For example, imagine learning that you have received more new customers this month than in the last? And as it turns out, new customers all seem to spend more time in conference rooms, your pool area and tend to stay over for 2 days on average.
How could you capitalise on this data?
With WiFi location analytics you could offer complementary services. Guests attending a conference could do with a little pampering. Offering a spa treatment at the end of their stay would leave them refreshed and ready to return to their regular schedules.
Traffic patterns show which areas of a location receive the most foot traffic. While you may think that this level of insight only benefits retailers, hospitals can use it to create more optimised workspaces.
Hospital visits are typically associated with urgent treatment or care requirements. But as hospitals experience an influx of patients, care often suffers. Patients aren’t sure where to go, and staff often scramble to offer care.
As patients arrive at your hospital, you’ll be able to use WiFi location analytics to track traffic patterns. For instance, you can tell where patients spend the most time and which departments get the most admissions.
How can you use traffic patterns and flow to optimise your hospital?
As patterns develop, you can use this data to pinpoint areas in your hospital that show high traffic volumes. Coupled with dwell time, you’ll be able to identify where patients spend the most time and assign staff to help ease the flow. This approach will lead to a more optimised and enhanced patient care experiences.
Being able to determine when your location is busiest through WiFi location analytics can influence your bottom line. From the number of staff you have available on your busiest days, to tweaks to internal processes to streamline how you serve visitors.
Consider, government buildings. Often, internal restructuring can lead to relocations for staff. Visiting staff also present more traffic. As staff move from one building to another, the need to access secure and reliable WiFi is crucial. With it, staff need only visit a site and can be automatically logged onto WiFi.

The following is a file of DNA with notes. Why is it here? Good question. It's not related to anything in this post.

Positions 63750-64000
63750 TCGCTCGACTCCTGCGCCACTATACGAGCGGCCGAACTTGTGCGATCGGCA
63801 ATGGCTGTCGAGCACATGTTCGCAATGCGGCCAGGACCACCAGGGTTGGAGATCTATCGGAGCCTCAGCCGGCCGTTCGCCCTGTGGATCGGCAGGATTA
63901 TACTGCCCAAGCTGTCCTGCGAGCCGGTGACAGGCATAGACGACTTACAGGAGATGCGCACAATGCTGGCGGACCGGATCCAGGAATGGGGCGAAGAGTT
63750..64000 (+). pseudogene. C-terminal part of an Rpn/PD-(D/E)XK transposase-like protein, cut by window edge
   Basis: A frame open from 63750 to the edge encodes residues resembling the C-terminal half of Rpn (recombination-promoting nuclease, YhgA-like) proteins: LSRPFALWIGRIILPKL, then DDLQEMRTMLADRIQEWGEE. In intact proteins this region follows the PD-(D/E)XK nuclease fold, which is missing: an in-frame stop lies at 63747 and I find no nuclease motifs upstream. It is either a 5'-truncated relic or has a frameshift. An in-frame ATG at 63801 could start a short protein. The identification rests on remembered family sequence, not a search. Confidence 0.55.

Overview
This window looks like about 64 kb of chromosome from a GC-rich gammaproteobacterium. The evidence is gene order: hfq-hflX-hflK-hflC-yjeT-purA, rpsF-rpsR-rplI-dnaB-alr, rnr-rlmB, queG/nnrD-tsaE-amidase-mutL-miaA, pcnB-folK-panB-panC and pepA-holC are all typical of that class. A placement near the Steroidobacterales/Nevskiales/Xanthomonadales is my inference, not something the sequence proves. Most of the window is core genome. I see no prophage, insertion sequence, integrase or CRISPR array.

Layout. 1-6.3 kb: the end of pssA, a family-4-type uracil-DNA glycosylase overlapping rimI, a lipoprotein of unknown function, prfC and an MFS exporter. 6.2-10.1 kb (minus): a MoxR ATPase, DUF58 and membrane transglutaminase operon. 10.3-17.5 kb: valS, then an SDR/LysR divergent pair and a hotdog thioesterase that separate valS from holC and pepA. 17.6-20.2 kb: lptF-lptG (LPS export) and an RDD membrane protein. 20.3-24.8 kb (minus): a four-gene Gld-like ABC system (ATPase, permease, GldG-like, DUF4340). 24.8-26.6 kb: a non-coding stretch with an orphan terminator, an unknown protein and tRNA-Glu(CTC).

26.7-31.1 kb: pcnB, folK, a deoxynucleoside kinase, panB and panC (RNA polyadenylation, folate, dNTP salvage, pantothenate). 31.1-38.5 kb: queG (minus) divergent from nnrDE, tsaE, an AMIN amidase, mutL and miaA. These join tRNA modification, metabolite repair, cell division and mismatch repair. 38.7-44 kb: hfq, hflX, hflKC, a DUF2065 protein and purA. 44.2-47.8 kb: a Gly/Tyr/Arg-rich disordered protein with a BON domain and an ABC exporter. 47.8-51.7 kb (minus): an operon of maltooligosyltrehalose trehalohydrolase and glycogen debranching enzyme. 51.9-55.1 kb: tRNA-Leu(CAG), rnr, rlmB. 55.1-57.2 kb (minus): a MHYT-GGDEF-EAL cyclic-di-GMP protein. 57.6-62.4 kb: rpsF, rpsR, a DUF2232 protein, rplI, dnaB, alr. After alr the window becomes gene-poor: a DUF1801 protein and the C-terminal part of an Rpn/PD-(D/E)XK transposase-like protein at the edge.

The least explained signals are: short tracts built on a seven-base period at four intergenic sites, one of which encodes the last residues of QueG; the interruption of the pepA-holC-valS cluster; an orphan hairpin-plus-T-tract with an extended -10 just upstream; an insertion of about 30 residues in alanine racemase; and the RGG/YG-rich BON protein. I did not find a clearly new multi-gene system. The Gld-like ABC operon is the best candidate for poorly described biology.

Beyond the ease of access to secure WiFi, onsite IT and ops managers can better plan resources. This includes everything from the number of WiFi routers to the available workstations to accommodate traffic surges.
WiFi offers you the opportunity to learn more about your visitors. You’re able to discover age groups, genders and interests by tracking web usage.
Web usage stats can then be used to help you generate marketing ROI. Using a more complete picture of what appeals to visitors along with tailored marketing messaging will make it possible to better position your brand, products and services in front of your audience on websites they visit.
Location-based marketing (LBM) is also possible and can strengthen brand-client relationships. Research by Wireless Broadband Alliance shows that more than 50% of companies use it to target customers.
This makes for highly-targeted marketing campaigns that you can run to visitors whenever they are onsite.
WiFi isn’t a white elephant any longer, it’s become a cash cow thanks to WiFi location analytics. The introduction of apps and APIs designed to gather location analytics can position any organisation for bottom-line gains.
But you need to have the right solution to capitalize on data that is seemingly hidden at present.
Being able to uncover dwell time, identify new and return visitors, traffic patterns, peak hours and website usage stats can help you develop a clearer picture of how users engage your organisation.